George Holley was born in Seaham Harbour on 25th November, 1885. He played for Seaham White Star before joining Sunderland in 1904. At the time the leading goalscorer was Alf Common but in February, 1905, Middlesbrough, who were in danger of being relegated from the First Division, purchased him from Sunderland for the record breaking fee of £1,000.
One journalist described the transfer of Common as "flesh and blood for sale". Another sports writer wrote: "We are tempted to wonder whether Association football players will eventually rival thoroughbred yearling racehorses in the market."
The nineteen year old Holley had already been scoring plenty of goals for the reserves and was expected to be an able replacement for Alf Common. Playing at inside-left, Holley soon became the club's top goalscorer.
In January 1908 Sunderland signed Leigh Roose. He was brought in to replace Teddy Doig who had moved to Liverpool. Holley and Roose became close friends. That season Sunderland finished 3rd in the First Division of the Football League. Their local rivals Newcastle United won the title with 53 points. However, Sunderland had the satisfaction of beating Newcastle 9-1 at St. James' Park with Holley scoring a hat-trick.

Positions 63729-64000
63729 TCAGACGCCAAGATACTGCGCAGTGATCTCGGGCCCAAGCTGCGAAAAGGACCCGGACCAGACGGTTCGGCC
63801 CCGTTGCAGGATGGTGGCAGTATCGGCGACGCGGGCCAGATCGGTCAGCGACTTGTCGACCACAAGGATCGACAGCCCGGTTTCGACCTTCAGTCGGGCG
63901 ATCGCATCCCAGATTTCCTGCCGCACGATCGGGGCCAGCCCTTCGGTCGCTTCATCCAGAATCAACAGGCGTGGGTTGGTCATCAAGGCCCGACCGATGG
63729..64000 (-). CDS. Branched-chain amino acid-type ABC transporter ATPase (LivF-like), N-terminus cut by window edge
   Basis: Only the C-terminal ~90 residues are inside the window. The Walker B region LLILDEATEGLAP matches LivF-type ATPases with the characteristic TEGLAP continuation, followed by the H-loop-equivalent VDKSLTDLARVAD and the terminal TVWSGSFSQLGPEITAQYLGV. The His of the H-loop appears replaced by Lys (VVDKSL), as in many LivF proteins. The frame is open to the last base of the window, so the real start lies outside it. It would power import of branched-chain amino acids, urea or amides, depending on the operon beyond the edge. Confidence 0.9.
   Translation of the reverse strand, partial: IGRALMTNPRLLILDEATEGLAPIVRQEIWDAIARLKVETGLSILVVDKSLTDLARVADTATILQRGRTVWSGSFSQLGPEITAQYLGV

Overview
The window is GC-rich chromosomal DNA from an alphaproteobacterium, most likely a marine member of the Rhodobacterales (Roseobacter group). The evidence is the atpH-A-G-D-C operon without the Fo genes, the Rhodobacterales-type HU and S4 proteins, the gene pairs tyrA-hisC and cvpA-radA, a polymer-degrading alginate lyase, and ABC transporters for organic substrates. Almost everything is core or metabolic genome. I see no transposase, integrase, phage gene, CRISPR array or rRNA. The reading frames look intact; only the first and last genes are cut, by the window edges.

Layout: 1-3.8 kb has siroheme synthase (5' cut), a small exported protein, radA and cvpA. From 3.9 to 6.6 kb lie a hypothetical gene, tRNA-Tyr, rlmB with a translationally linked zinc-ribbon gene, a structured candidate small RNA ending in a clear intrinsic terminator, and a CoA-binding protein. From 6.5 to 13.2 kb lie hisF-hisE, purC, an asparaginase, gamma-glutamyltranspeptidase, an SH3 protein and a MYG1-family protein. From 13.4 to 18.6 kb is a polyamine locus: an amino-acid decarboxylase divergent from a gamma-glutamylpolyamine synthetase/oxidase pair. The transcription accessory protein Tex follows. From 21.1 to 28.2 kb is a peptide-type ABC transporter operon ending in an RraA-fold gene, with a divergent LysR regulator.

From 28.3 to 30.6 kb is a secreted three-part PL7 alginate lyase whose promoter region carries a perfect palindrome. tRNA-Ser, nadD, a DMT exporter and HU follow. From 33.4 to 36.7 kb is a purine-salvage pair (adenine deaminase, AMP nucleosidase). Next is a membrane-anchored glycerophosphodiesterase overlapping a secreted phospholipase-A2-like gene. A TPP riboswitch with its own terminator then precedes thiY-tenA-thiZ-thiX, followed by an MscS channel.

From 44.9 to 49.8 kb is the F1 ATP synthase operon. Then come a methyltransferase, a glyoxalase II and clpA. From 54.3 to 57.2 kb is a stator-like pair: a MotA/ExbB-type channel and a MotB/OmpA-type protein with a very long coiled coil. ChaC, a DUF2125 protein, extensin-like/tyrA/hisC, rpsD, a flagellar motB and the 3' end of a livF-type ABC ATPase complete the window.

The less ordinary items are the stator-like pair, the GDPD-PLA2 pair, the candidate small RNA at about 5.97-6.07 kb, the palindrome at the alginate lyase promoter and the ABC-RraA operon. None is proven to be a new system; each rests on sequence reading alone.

Holley won his first international cap against Wales on 15th March 1909. Other players in the England team included Bob Crompton and Colin Veitch. His Sunderland team-mate, Leigh Roose, was in goal for Wales but could not stop Holley score after 15 minutes. Holley scored five goals in five internationals that season. Surprisingly, he was dropped from the team after failing to score in the first game the following season.
Holley continued to score plenty of goals for Sunderland and ended up as the First Division joint leading top scorer in the 1911-12 season with 25 goals. He also won back his place in the England team and scored in all three games he played in the 1912 Home Nations Championship.
Sunderland won the Football League First Division championship in the 1912-13 season. Holley's goals made an important contribution and unfortunately he was not fully fit in the FA Cup Final that season when the team lost 1-0 to Aston Villa.